Andrew Caldwell

Postdoctoral Scholar at the University of California, San Diego

San Diego, California

Class of 2008, Chemistry and Biochemistry majors


As a postdoctoral researcher studying Alzheimer’s disease in Shankar Subramaniam’s lab in the Department of Bioengineering at UCSD, Caldwell investigates the mechanisms underlying Alzheimer’s disease and potential therapeutics, using bioinformatics analysis techniques and a systems biology approach. His work involves taking large data sets generated through collaborations across multiple research labs at UCSD and analyzing them and determining how new novel therapeutics being developed at UCSD can target these mechanisms.

How does your time at SPU connect to what you’re doing today?

As a chemisty and biochemistry student at SPU, I was fortunate to have the opportunity to be involved in multiple undergraduate research projects. Those experiences ignited within me a desire to continue scientific research after leaving SPU — which led me receiving a PhD studying biochemistry and immunology, and finally researching Alzheimer’s disease today.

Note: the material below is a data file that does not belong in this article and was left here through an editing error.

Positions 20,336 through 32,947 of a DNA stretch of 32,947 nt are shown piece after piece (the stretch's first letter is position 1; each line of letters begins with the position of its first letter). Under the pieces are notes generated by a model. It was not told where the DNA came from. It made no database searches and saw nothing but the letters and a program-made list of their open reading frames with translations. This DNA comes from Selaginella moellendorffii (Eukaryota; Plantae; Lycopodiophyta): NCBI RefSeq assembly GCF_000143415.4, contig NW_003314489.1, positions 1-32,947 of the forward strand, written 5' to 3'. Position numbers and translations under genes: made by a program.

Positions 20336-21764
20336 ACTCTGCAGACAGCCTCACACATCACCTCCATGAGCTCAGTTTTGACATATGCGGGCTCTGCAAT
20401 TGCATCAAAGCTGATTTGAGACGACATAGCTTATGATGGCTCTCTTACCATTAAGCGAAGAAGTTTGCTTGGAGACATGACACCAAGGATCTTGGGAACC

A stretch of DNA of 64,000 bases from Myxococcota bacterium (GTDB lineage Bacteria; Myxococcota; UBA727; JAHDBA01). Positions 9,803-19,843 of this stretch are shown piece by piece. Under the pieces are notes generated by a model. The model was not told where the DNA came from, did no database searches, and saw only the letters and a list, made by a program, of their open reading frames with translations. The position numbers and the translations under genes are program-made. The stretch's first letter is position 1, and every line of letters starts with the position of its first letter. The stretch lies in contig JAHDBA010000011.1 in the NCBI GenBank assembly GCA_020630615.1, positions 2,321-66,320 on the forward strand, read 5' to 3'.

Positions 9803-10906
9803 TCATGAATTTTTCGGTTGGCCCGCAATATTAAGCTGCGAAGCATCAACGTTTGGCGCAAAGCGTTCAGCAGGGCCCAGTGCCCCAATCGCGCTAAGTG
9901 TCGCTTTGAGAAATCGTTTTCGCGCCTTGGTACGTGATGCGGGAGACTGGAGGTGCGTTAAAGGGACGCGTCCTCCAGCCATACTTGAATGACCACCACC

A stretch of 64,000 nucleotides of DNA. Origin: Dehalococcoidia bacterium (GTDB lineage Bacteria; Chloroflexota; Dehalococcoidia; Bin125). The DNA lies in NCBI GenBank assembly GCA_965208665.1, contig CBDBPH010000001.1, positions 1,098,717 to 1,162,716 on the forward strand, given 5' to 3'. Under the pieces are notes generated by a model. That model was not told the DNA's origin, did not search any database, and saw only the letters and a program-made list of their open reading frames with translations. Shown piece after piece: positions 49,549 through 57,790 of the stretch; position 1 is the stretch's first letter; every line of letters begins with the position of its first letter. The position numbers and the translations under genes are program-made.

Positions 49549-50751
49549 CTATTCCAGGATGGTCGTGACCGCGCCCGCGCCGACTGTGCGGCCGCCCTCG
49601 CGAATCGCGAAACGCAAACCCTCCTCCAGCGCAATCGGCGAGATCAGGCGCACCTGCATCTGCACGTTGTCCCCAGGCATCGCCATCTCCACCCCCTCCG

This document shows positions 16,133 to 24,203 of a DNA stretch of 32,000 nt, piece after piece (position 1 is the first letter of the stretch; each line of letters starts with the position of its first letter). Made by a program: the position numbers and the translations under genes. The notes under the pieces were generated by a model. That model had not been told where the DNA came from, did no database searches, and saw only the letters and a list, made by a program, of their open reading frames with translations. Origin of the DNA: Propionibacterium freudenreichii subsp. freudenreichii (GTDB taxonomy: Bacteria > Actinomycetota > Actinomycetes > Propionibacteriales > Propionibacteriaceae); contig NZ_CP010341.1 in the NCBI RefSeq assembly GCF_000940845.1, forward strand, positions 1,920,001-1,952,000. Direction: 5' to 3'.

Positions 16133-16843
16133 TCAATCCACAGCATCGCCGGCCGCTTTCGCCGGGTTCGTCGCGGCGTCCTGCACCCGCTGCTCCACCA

Which SPU faculty or staff member made a difference in your education?

During my time at SPU, Dr. Ben McFarland was particularly influential in my life, both as a professor and my research advisor for my UScholars Honors project. He taught me valuable skills in the lab, but more importantly modeled for me how someone can faithfully follow Jesus and be a committed scientist; that earnest love of God and desire to seek out God’s truth in the natural world has stuck with me and shaped how I think of myself as a scientist both in the scientific community and my church.

What advice would you give to current SPU students?

Take as many classes outside of your major as you can! They’ll help you understand issues from different perspectives and inform how you see the world. The Christian Scriptures course I took my junior year with Dr. Rob Wall was one of the most influential courses of my time at SPU — and perhaps my only regret is that I didn’t take more.